In summary, our study has shown the epidemiological characteristics of transfusion in trauma patients in 111 Spanish ICUs. Transfusion was found to be practiced with RBC and FFP platelets in a ratio of 2:1:1. Analytical results together with anaemia and haemodynamic instability are the main reasons for transfusion. The practice of transfusion does not vary depending on patient type, attending instead to the patient’s clinical situation. In non-polytraumatized patients, transfusion seems to be more effective in raising Hb levels.


The cross-sectional design of this study limits results in so far as there is no patient follow-up, and therefore the results obtained in relation to mortality cannot be compared with other longitudinal studies. However, based on the results obtained, a registry has been created to be able to follow the evolution of these trauma patients admitted to the ICU. We can thus analyse mortality and the appearance of complications related to blood transfusion; the characteristics of blood components, age, red blood cells, and platelets are not collected. On the other hand, the number of subjects included in the final sample is limited considering the inclusion criteria and it is, therefore, necessary to continue with new studies with larger samples to confirm the results obtained. In addition, the gender bias found in our study should be further studied in order to assess the effect of gender on the transfusion decision-making for trauma patients.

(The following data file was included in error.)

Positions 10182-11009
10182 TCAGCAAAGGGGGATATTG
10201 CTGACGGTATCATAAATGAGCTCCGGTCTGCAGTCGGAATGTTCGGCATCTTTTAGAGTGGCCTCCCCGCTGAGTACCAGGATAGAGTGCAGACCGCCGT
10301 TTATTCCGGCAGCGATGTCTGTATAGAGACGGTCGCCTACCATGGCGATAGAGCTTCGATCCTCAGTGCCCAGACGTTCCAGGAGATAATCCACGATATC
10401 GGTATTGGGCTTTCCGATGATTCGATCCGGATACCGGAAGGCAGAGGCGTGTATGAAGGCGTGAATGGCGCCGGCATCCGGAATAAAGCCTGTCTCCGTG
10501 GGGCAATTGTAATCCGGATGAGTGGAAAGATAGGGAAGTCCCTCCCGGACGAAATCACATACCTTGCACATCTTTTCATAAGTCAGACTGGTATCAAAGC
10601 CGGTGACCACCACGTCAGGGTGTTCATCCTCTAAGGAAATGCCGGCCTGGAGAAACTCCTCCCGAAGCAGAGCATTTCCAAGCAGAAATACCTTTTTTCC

5. Conclusions

The results of our study demonstrated that most Spanish ICUs had implemented MTPs; however, it is necessary to continue implementing this type of programme in the hospitals that have not yet developed it. Similarly, we conclude that it is important to know the epidemiology of transfusion practices and to implement massive transfusion protocols in order to improve outcomes. The patient management programs currently are the best programmes to improve the ratio of transfusion. Although with great caution, given the design of our study and a lack of a longer patient follow-up, our study suggests that the transfusion of RBC, platelets, and FFC in a 2:1:1 ratio could be effective in decreasing the mortality rates of severe trauma patients.

Author Contributions

Conceptualization, R.J.-V. and J.A.G.-E.; methodology, E.M.A.-E.; software, I.S.-A.; validation, R.R.d.V.-H. and C.B.-P.; formal analysis, R.J.-V.; investigation, P.M.-N. and A.L.-F.; resources, C.I.T.-G.; data curation, J.L.S.-G.; writing—original draft preparation, R.J.-V.; writing—review and editing, I.S.-A., R.R.d.V.-H. and E.M.A.-E.; visualization, A.S.-L.; supervision, M.Q.-D. and J.A.G.-E.; project administration M.Q.-D.; funding acquisition, C.I.T.-G. All authors have read and agreed to the published version of the manuscript.